Thank you again for your help
            Best regards

        • syn February 4, 20158:58 pm

          Try changing the FSB to 333 (yes 333 not 1333). That number gets multiplied by 4 to make the actual FSB. 333 * 4 = 1333 instead of 1600. That should also automatically reduce your CPU speed and ram speed.

          • pluvinel February 5, 20157:56 pm


            I will try to change the fsb value but the idéa is to have a faster processor not to use it at low speed…
            How can I send you a copy of my bios file. From my mail I got a failure notification and here I don’t know how to do ?
            Best regards

        • syn February 5, 20158:15 pm

          The point in lowering the FSB is to see if it fixes your problem. If it does, the processor or motherboard isn’t capable of running it at full speed.

          You can upload files to, and then post the link here if you want.

          • pluvinel February 10, 201511:13 am

            I come back on my trouble.
            Since several days I use the P5QSE+ with the Q9300. I have overclocked it to 3000 Hz and it works perfectly but I have always for idea to use my X5482…
            The thing I don’t understand is why the P5QSE+ and the X5482 had worked together for a wile and not now knowing that each component is ok, all of them on my P5QSE+ with the Q9300 and with the X5482 on my P5K ?
            Why after a clear cmos I have the bios and after the setting and the boot I got a blank screen without error message and why I am obliged the make a new clear cmos to have again the bios like something has corrupted the bios during setting?
            It is not a problem of OS I have try two HD with Windows 8.1 and on other with XP working.
            I don’t know what to try…
            Here you have the links to the bios file I use and the report of benchmarks of my P5QSE+ when it was working with the X5482. I it can help to find something.
            Thank you for your help.
            Best regards

          • pluvinel February 10, 20155:38 pm

            Thank you
            Yes the EO is ok for my processor. Anyway my motherboard has run with this bios and the W5482. It accepts the qx9770 with fsb 1600. Do you have an idea why it does not work now and why the bios disappears after a boot ?
            Best regards

        • syn February 10, 20152:03 pm

          It looks like you updated the microcode correctly for CPUID 1067A.

          Are you positive you have the E0 stepping of the X5482? There’s also a C0 stepping of that processor.

          If you tried lowering the FSB as I mentioned earlier and it didn’t help, I really don’t know anything else to try at this point. I’ll let you know if I think of anything else.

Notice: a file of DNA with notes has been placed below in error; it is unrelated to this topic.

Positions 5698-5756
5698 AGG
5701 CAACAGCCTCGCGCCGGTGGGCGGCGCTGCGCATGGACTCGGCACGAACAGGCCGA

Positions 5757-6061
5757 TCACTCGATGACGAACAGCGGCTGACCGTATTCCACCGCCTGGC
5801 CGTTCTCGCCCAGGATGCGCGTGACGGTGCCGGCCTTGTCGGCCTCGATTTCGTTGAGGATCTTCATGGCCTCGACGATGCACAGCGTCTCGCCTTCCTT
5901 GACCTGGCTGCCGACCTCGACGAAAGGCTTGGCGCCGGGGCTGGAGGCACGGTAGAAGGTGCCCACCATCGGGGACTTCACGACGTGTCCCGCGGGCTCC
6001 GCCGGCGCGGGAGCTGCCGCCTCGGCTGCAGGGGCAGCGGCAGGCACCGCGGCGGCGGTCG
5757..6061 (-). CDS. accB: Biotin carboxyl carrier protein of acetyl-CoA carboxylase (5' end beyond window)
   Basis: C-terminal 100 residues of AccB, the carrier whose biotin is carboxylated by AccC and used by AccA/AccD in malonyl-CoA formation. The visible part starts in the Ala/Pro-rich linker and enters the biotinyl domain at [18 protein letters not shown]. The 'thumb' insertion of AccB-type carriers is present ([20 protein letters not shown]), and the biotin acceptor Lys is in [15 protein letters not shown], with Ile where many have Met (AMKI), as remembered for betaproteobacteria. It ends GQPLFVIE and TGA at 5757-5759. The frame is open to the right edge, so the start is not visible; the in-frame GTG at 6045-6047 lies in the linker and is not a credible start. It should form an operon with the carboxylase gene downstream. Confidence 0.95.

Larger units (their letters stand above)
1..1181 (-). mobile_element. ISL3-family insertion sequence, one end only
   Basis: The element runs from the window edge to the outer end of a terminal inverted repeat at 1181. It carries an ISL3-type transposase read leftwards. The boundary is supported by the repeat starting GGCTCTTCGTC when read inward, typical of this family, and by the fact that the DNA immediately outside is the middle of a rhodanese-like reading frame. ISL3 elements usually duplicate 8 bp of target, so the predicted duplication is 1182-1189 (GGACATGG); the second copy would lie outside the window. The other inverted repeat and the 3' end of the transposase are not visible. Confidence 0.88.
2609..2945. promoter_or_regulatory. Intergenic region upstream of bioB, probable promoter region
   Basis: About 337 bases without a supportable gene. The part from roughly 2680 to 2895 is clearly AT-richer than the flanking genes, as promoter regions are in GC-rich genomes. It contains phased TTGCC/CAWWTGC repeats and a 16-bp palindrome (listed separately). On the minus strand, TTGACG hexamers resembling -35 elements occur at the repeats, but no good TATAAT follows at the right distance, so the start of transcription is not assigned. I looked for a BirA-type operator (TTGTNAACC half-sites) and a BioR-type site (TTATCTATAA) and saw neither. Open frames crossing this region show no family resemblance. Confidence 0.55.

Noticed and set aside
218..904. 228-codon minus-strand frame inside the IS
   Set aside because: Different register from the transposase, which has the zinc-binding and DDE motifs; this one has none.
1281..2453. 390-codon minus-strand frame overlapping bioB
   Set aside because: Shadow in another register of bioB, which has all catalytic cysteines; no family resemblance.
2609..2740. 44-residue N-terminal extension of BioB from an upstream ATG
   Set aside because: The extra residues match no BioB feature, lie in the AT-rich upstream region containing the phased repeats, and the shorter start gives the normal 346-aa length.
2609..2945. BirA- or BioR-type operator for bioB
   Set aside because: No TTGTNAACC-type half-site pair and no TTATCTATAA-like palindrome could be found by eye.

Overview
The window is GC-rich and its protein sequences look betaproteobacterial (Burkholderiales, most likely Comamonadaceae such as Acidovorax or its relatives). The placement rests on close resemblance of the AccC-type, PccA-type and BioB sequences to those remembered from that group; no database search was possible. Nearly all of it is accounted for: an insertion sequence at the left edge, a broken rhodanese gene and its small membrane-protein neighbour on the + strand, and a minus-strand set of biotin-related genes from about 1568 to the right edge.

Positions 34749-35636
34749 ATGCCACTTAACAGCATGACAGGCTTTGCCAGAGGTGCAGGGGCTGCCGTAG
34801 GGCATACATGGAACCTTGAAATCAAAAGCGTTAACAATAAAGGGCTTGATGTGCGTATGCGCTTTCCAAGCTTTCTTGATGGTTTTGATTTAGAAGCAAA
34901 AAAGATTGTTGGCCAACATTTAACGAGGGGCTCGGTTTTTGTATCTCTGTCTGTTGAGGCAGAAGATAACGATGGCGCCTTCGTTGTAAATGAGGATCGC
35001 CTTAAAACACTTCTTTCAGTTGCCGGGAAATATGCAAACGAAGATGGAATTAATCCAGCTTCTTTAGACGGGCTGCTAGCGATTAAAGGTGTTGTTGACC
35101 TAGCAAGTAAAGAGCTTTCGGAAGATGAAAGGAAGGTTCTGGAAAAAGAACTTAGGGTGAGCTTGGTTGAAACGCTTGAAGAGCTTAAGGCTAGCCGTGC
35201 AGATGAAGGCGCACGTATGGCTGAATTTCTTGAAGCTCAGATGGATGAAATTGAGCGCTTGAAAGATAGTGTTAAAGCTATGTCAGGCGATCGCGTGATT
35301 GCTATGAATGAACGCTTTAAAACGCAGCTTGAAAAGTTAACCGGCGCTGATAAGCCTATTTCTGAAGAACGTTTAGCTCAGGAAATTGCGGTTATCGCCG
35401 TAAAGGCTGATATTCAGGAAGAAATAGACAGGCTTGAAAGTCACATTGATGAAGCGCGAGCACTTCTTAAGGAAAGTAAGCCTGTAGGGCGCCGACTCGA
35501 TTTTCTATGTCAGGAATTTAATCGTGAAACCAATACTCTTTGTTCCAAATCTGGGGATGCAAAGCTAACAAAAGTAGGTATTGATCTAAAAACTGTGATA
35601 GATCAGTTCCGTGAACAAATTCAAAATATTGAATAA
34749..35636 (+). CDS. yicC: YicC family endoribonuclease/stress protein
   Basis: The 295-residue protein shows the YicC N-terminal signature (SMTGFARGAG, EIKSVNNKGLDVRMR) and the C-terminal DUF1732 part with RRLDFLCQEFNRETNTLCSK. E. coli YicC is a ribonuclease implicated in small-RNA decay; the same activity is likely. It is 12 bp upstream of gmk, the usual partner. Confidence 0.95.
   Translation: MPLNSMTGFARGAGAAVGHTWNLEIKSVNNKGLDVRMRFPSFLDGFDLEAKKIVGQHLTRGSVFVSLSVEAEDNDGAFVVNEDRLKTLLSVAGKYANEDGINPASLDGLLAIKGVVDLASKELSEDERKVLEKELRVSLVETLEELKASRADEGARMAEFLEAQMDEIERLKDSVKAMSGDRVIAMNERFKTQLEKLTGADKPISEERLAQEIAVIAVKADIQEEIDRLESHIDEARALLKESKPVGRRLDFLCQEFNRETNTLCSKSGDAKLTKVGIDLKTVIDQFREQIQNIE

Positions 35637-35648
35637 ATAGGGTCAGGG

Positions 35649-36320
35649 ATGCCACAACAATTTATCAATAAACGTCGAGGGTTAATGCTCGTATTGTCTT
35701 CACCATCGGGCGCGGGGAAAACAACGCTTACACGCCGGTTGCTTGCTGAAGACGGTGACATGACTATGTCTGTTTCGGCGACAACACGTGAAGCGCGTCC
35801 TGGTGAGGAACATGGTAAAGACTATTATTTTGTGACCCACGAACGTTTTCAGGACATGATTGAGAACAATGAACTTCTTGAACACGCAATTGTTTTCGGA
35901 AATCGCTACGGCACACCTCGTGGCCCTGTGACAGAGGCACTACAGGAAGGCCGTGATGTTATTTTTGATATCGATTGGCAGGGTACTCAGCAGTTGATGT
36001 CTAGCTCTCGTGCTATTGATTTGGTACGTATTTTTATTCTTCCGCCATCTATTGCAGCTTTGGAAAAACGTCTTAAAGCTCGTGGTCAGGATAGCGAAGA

• pluvinel February 11, 20155:12 pm

            I have tried once again to use my X5482 on the P5QSE+ but at the blank screen instead to do a clear cmos I have restarted several times and after 4 or 5 boots the system starts and it works normally now !!!
            Thank you for the time you spend to help me
            Best regards

        • syn February 11, 20155:22 pm

          Thanks for the update. I’ll add your problem to the troubleshooting guide. It will probably help someone else that runs into the same issue.

  • Geo February 10, 20156:28 pm

    Step four where do find your bios?

    • syn February 10, 20156:52 pm

      Try searching for your motherboard’s model number along with the keyword BIOS on Google.

  • Diaz Bordeaux February 16, 20158:08 am

    Hi all Modding-Practitioner !

    I have a ASUS P5E Deluxe with the original bios Rev 0405. This mainboard run fin with a Q9450S (S-spec SLAWR CPUID 10667). I successfuly updated to the last update bios from asus Rev 0501 with AFUDOS 236.

    A friend of mine run the same board bios 0501 with an LGA775 Xeon X3360 (10676 SLAWZ).

    I decide to buy an LGA771 Xeon X3363 (10676 SLASC) and i do the LGA771-TO-LGA775 Mod with success.

    The mainboard start well but with a warning stating that the bios must be upgraded for this CPU.

    I decide to do the Bios-Modding following step by step your excellent guide :-)

    In MMTOOL, with CPUID 0676 i found only these 2 microcodes :
    ID 0106760C Plateform 01 updateRev 0c date 2008/01/19
    ID 0106760C Plateform 10 updateRev 0c date 2008/01/19
    I delete them and i add the 4 microcodes:
    I save the modded bios in a new file V0501MOD.ROM

    I fail in the flash bios update with all asus tools (EZ flash, AFUDOS 232, 236 and 241).
    the message is ROMID incompatible or Bad boot block…

    In some asus vip forums it is suggested to use engineering version or I tried with no success.

    Thanks for all your suggest…

    Regards from Bordeaux

    • syn February 16, 20153:16 pm

      Yeah, you should be able to flash the bios just the same as you would a normal bios.

      It sounds like you modded the bios right, but I went ahead an modded your bios for you in case there was some problem: I updated all of the 45nm microcodes. Everything went fine, and I verified the codes were added correctly, but please try it at your own risk.

      If that helps, please let me know.